By Cheri Rae
Artist studios abound in and around Santa Barbara, especially in Painted Cave, where Nadya Penoff lives and works. But hers is likely the only one dedicated to the art of creating Byzantine-style stained glass windows for installations in Orthodox churches from Kauai to New Jersey to Kenya.
Her strongest artistic influence is Theophanes the Cretan, a 16th-century monk whose distinctive frescoes and icons in the monasteries on Mount Athos and elsewhere around Greece are considered among the finest in the world.
In her airy atelier, she creates sacred works in this ancient art form out of carefully selected sheets of hand-blown antique glass and strips of lead. When the artwork requires fine details—as in the faces of saints—she hand-paints them onto glass that is then fired at 1250 degrees.
St. Barbara Greek Orthodox Church was her first big commission. In 1987, she fashioned 40 windows of alabaster and iridescent glass—etched, jeweled and beveled—for the breathtaking sanctuary nestled in the foothills of Santa Barbara. “On St. Barbara’s Day, December 4, when the sun is very low, one of the bevels shines right on the face of the icon screen of St. Barbara. I wish I could take credit for that, but I can’t. It just gives me chills,” she says.
She’s currently working on 14 windows that are 16.5 feet tall and 4 feet wide, for a church in Philadelphia. The huge windows depicting many saints—including a hauntingly beautiful St. Barbara—are shipped in pieces, three panels per crate, custom-built by a carpenter. Penoff keeps her fingers crossed that they arrive safely on the other side of the country.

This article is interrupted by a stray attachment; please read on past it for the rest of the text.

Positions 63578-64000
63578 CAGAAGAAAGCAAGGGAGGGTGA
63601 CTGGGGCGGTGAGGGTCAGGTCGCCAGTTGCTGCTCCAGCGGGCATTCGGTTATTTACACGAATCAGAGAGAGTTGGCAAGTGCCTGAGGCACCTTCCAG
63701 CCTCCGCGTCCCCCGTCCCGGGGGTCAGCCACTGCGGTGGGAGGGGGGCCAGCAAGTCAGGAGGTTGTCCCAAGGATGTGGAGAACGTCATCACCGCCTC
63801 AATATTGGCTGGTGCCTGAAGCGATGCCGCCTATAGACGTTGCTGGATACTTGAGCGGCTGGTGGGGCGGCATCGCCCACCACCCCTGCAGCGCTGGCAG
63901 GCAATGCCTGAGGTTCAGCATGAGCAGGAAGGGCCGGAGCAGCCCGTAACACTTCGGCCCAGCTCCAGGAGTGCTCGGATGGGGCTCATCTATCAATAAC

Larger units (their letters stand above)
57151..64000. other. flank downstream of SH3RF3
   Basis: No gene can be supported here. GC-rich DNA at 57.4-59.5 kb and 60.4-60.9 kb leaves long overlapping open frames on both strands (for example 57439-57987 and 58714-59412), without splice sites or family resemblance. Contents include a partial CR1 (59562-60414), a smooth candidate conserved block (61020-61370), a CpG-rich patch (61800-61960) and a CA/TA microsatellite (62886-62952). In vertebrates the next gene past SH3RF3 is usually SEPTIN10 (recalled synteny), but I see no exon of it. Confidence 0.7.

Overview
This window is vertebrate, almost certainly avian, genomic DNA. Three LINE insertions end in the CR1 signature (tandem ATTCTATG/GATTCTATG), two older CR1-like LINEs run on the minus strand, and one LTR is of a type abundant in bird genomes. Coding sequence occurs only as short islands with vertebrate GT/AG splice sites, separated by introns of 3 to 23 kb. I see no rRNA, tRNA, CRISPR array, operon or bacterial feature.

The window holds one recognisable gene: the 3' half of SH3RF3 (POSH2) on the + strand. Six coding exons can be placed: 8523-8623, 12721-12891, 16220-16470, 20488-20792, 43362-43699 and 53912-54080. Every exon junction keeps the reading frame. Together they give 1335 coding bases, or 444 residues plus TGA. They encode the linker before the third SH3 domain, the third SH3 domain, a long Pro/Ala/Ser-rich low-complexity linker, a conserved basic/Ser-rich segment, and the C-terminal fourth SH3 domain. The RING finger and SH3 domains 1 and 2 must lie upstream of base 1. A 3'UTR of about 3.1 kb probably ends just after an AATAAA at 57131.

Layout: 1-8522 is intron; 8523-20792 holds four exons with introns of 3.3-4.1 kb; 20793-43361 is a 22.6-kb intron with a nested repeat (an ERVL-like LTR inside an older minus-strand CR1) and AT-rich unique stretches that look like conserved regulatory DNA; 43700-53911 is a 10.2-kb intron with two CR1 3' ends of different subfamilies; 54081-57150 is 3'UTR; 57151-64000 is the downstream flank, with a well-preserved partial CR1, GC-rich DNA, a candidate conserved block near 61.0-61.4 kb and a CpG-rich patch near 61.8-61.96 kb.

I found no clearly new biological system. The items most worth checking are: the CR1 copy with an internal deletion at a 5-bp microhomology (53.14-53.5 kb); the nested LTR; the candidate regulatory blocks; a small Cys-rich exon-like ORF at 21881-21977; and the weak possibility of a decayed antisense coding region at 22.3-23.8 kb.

In her commissions, Penoff typically works with architects, contractors, priests and big church donors—usually all men—while retaining her feminine perspective. In an art form traditionally pursued by men, she admits that she feels a special responsibility when painting the faces of female saints in the distinctively flat and rigid Byzantine style. “I try to make their skin a little more delicate color, choose glass that’s a little more pink. I make them distinct from one another by changing their expressions a bit, changing the shape of a mouth, making their expressions a little more loving.”
It’s a profound responsibility to create the windows of a sacred space. To be in control of the amount, direction and intensity of light that’s both transmitted and reflected. To create a warm glow in the interior and a beckoning presence in the exterior. To craft the interplay between moving sunlight and the prismatic effects of sunbeams and rainbows.
“I try to look at the big picture,” Penoff explains, “to consider all the artwork in the church, the iconography, the building design and how they complement one another. To me, it’s more about the whole effect than the single window, making the whole sacred space harmonious.”
She reflects, “I want the windows to help put someone in the frame of mind to have a feeling of awe, to experience a richness and an exquisiteness that allows them to be more receptive to a spiritual connection so that their sensibility is changed when they enter the sacred space. That’s what I care about.”
You may have seen some of Nadya Penoff’s colorful secular work in the community. For more than a decade, she taught Adult Ed classes through Santa Barbara City College, working with her students to create the nautical-themed window at Santa Barbara Maritime Museum, the inspirational doors at Transition House and an installation at Direct Relief International. Her work decorates the homes of several recognizable Hollywood actors and rock stars, and provides a bit of reading whimsy in the children’s section of the library in Vandenberg Village. Her artist’s statement dedicates that bright window to her son and all who struggle with dyslexia.
This story originally appeared in the winter 2015/16 issue of Santa Barbara Seasons Magazine.